Gaming just bad? 5 reasons to let your child play

Gaming is often mentioned in the same breath with addiction and square eyes. But, experts say, 9 times out of 10 it is not at all bad to immerse yourself (as a child) in a computer game for three hours.

The idea that gaming is a bad thing that always has negative consequences for your child’s development, in any area, is quite ingrained.

With every new season of a hit game, messages are flying around your ears about addicted teens who just build up a fight at home because they insist on gaming. Just a hand in your own bosom: also at the editors of RTL Nieuws.

Let them do their thing

Because every new season of, say, Fortnite , the kids are completely hyper ,  there is a continuous battle in the house , a lot of arguments , parents feel that they have lost their child and they have to do all kinds of art and flying work to get their child from keep away from the display.

This negative approach to gaming is not always justified. There are plenty of reasons to let your child get on with the game console, experts say.

1. They like it

The all, all, most important reason, says Harry Hol. He is affiliated with Bureau Jeugd & Media and gives lectures and workshops on gaming. “Of course they also learn something from it, but the main reason is that children enjoy computer games. to get to know better, but to relax. ”

2. They learn something from it

“What I notice best is that gaming improves my responsiveness,” says Mathia Koolhout (28). She’s been gaming for as long as she can remember. She has more than 42,000 followers on game streaming platform Twitch. “If I have a tennis match in the evening, I play a shooting game for it. That way I am sharper on the net.”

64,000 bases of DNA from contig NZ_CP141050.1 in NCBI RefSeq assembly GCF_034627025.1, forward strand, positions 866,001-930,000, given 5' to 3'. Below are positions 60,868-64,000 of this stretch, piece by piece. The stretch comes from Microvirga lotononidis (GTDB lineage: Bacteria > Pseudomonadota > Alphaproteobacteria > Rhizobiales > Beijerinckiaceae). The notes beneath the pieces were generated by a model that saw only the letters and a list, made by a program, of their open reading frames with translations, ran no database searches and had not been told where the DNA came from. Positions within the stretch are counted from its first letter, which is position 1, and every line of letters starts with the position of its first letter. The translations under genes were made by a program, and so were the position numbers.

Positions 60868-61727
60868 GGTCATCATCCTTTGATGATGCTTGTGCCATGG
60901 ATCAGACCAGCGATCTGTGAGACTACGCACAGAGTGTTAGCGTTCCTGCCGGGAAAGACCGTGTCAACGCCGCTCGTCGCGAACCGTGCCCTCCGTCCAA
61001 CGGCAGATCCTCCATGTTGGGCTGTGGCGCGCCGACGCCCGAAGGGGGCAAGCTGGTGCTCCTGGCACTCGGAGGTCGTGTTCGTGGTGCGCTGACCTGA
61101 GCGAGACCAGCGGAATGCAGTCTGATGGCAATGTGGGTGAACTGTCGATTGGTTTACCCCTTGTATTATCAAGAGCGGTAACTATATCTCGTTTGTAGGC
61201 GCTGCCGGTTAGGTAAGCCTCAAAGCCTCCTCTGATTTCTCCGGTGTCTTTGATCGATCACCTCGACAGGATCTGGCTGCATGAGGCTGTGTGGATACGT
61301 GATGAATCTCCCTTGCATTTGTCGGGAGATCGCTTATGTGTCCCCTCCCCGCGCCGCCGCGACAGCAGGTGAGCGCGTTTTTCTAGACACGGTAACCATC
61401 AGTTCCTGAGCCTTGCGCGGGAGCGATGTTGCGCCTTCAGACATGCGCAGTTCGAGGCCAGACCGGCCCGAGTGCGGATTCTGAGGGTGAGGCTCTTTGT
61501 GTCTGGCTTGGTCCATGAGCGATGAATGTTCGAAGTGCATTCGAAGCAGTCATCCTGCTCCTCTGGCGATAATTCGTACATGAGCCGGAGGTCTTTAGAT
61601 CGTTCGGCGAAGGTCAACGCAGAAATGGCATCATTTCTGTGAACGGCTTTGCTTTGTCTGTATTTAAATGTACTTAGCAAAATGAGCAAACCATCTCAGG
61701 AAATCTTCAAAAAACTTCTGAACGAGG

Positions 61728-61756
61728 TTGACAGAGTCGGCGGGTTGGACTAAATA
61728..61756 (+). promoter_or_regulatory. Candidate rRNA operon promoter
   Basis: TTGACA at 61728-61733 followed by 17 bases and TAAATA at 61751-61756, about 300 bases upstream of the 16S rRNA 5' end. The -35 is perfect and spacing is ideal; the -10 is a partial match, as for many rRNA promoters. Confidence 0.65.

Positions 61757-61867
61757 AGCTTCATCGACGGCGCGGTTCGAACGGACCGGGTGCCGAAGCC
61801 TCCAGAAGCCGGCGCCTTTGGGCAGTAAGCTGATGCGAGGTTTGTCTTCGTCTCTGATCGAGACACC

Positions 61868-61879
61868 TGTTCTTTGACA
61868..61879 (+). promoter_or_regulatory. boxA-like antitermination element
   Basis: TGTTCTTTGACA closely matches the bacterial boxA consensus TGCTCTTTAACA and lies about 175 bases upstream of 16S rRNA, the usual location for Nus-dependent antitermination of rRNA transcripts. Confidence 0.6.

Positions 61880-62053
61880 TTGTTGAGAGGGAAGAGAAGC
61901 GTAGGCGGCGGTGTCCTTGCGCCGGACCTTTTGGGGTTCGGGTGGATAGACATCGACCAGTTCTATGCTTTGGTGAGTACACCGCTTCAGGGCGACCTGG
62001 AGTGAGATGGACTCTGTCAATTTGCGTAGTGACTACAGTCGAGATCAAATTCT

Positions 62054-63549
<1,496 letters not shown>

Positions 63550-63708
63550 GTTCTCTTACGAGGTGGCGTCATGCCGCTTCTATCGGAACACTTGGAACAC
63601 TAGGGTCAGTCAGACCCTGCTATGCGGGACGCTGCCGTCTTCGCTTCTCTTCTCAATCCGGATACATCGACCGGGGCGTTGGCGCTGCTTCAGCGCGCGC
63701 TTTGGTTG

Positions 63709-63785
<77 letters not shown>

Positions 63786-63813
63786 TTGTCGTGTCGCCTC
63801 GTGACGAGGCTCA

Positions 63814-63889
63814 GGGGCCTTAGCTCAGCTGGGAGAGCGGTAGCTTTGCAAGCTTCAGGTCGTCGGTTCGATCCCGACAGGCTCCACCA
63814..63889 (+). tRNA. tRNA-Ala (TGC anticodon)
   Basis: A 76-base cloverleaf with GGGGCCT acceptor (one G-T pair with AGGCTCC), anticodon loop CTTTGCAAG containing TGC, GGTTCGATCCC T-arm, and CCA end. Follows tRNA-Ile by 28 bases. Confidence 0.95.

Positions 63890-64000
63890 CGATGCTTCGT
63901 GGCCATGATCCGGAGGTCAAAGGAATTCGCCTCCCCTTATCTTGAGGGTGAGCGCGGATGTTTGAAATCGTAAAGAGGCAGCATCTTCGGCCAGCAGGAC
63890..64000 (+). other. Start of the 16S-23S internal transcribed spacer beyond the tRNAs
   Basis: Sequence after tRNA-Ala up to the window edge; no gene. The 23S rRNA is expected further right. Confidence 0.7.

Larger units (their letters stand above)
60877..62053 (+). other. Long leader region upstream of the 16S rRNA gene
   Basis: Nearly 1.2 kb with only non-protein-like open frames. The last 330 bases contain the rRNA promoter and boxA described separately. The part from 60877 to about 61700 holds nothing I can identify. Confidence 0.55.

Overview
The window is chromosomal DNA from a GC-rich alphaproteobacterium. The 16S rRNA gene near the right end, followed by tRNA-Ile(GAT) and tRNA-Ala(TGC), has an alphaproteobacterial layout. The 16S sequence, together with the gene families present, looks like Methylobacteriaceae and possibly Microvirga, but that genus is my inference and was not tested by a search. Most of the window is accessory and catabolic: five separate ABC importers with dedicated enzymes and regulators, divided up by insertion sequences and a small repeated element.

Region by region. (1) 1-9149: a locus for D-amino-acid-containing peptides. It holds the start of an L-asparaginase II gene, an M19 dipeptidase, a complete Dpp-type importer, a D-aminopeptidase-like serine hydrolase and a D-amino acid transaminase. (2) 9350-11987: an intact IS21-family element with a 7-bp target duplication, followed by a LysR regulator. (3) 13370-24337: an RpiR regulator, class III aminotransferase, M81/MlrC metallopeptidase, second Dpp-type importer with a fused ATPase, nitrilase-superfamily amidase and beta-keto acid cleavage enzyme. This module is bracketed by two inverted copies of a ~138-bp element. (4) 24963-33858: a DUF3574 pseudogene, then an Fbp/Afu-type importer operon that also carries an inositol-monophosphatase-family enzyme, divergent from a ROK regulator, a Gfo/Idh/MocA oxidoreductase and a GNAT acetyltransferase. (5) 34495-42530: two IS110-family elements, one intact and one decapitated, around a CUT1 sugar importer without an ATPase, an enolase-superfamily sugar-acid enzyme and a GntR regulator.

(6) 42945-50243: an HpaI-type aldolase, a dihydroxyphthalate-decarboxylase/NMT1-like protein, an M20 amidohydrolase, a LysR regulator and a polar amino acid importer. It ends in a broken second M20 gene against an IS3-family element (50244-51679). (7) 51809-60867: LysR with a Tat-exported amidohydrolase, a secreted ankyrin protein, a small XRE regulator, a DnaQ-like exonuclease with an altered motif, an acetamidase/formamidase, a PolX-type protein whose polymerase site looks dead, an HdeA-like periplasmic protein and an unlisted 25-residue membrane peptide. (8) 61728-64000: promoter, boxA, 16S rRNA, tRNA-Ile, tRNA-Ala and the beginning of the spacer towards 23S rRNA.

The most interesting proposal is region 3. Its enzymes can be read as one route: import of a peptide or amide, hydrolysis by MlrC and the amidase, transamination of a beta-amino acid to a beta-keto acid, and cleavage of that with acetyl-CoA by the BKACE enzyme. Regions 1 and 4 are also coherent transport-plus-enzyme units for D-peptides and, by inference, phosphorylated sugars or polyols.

Her English has also improved through gaming, says Koolhout. Harry Hol agrees. “When I ask children what they learn from gaming, they often say that it has improved their language skills, especially English.”

What can be learned from games differs per type of game, according to former e-athlete Koen Schobbers. “A game in which you race in a Formula 1 car requires different skills than a shooting game or a game in which you go on an adventure. Children can improve a lot by playing: their hand-eye coordination, small motor skills, but also cognitive functions such as working in a team, their working memory, patience, problem-solving skills, and so on. ”

Another reason to let your child play games: their general knowledge is being updated. “They learn more about history through games like Anno 1800 and Age of Empires,” says Koolhout. “And more about biology through Animal Crossing.” Another example: in Harry Potter Wizards Unite, an augmented reality game, the sights and monuments in a city are also the locations where what a player can get.

3. It is a safe way to experiment

“Playing a game is a safe way for a child to experiment with certain roles. Even with games that involve shooting or stealing,” says Harry Hol. “If your child plays the bad guy in a computer game, it doesn’t necessarily mean he or she is or will be a mean person.”

It is a good way to explore a (different) part of your personality, says Hol.

Practical tips with young children

From our colleague  at Bright , Bastiaan Vroegop.